Pakistani Prime Minister Imran Khan, meanwhile, continues to deny any responsibility for the initial attack and to call for dialogue; this, together with his government’s decision to release the captured pilot, could go a long way toward easing tensions. In fact, Khan is a very different kind of Pakistani leader – at the head of a different kind of political party – than those who previously stoked conflict in Kashmir.

Khan’s party, Pakistan Tehreek-e-Insaf, has the support of a large share of Pakistani young people – a huge cohort in Pakistan, where the median age is just 24 years. When up to 60% of young people voted for Khan and the PTI in last year’s election, they were concerned not with recapturing control of Kashmir; they wanted a government that would deliver quality education, health care and employment.

As Fatima Bhutto, niece of the assassinated Pakistani politician Benazir Bhutto, wrote, though Pakistan’s “recent history has been bloody,” the country’s “long history with military dictatorships and experience of terrorism and uncertainty means that my generation of Pakistanis have no tolerance, no appetite, for jingoism or war.” As Bhutto acknowledges, Khan seems to understand this. “My question [to the Indian government],” he said in a televised address, “is that, given the weapons we have, can we afford miscalculation?”

Fighting in Kashmir may summon a sense of déjà vu, but the fact is that the dynamic has been reversed, with Pakistan now the side vying for peace. It is up to Modi’s government to look past short-term political considerations and allow tensions in Kashmir to ease. If it does, perhaps the next Indian government can take advantage of the shift that has occurred in Pakistan to work for the stable, long-term peace that Kashmir’s people deserve.

Copyright: Project Syndicate, 2019.

Shahid Javed Burki

Shahid Javed Burki, a former finance minister of Pakistan and former vice-president of the World Bank, is currently chairman of the Shahid Javed Burki Institute of Public Policy in Lahore.

Join the Conversation


  1. I believe that is among the so much important info for me.

    And i am glad reading your article. But want to statement on few normal issues, The web site taste is ideal, the articles is in reality excellent : D.
    Excellent activity, cheers

  2. That is a great tip especially to those new to the blogosphere.
    Brief but very precise information… Many thanks for sharing this one.
    A must read article!

  3. I’ll right away snatch your rss feed as I can not in finding your email subscription hyperlink or newsletter service.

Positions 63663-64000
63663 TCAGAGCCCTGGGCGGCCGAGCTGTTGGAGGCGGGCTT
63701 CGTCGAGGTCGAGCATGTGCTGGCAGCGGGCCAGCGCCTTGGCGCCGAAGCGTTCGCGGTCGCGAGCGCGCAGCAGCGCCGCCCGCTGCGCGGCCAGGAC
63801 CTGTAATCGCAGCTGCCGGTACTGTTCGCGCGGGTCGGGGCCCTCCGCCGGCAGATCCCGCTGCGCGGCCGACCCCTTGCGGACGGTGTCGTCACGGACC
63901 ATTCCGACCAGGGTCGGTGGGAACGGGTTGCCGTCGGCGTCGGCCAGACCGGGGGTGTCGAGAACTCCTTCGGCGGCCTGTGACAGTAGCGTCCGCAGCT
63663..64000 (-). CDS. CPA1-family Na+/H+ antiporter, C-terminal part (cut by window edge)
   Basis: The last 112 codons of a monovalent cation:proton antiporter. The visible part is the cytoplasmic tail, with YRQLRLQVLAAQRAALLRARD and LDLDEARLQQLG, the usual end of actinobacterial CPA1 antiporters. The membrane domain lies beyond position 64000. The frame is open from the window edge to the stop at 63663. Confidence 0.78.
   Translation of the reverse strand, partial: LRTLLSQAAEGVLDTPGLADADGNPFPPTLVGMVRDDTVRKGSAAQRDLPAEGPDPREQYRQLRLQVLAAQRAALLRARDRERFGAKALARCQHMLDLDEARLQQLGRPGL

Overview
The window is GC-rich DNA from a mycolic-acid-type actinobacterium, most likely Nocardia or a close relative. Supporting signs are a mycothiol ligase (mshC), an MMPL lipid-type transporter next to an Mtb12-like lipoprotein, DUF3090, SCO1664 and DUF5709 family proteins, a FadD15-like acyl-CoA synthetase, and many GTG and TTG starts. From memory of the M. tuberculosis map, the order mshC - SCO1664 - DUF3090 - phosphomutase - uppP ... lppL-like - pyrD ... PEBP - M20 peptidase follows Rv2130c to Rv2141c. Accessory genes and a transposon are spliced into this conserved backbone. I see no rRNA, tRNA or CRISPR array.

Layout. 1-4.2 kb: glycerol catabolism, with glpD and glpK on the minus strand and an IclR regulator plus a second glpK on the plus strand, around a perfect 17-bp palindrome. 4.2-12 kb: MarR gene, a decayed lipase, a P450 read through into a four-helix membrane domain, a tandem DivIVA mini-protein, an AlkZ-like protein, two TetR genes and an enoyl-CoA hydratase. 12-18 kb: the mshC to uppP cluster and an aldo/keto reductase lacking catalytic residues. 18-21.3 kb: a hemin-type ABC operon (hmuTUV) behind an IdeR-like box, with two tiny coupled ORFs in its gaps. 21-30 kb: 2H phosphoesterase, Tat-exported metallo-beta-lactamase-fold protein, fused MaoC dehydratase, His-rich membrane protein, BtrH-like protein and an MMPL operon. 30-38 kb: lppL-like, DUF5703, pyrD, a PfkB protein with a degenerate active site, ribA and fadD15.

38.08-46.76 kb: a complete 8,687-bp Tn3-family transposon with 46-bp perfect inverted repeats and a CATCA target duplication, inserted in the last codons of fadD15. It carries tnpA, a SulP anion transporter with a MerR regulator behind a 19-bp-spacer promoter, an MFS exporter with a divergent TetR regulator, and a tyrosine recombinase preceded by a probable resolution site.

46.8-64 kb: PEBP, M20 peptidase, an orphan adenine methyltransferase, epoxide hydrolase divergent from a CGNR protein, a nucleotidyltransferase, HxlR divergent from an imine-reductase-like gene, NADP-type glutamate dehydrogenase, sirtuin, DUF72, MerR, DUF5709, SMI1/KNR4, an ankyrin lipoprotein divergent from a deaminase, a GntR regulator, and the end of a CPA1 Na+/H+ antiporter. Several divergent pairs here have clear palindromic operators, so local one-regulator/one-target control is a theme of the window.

Do you’ve any? Please permit me recognise so that I could subscribe.

  4. Hi there I am so delighted I found your blog page, I really found you by mistake, while I was researching on Bing for something
    else, Regardless I am here now and would just like to say many thanks for a remarkable post and a all round entertaining blog (I also
    love the theme/design), I don’t have time to go through it all at
    the minute but I have saved it and also added your RSS feeds, so when I have time I will be back
    to read more, Please do keep up the awesome jo.

  5. Hi there! Do you know if they make any plugins to assist with SEO?
    I’m trying to get my blog to rank for some targeted keywords but I’m not
    seeing very good results. If you know of any please share.
    Many thanks!

  6. Spot on with this write-up, I honestly believe this web site needs far more attention. I’ll probably be returning to read more,
    thanks for the advice!

  7. Aw, this was a really good post. Taking a few minutes and
    actual effort to generate a good article… but what can I say… I
    put things off a whole lot and don’t manage to get anything done.

  8. Have you ever considered publishing an ebook or guest authoring on other blogs?

    I have a blog centered on the same topics you discuss and would
    really like to have you share some stories/information. I know my subscribers would enjoy
    your work. If you’re even remotely interested, feel free to
    send me an email.

  9. Do you mind if I quote a few of your posts as long as I provide credit and sources back to your blog?
    My blog site is in the very same area of interest as yours and my users
    would definitely benefit from some of the information you present
    here. Please let me know if this alright with you.
    Thank you!

Leave a comment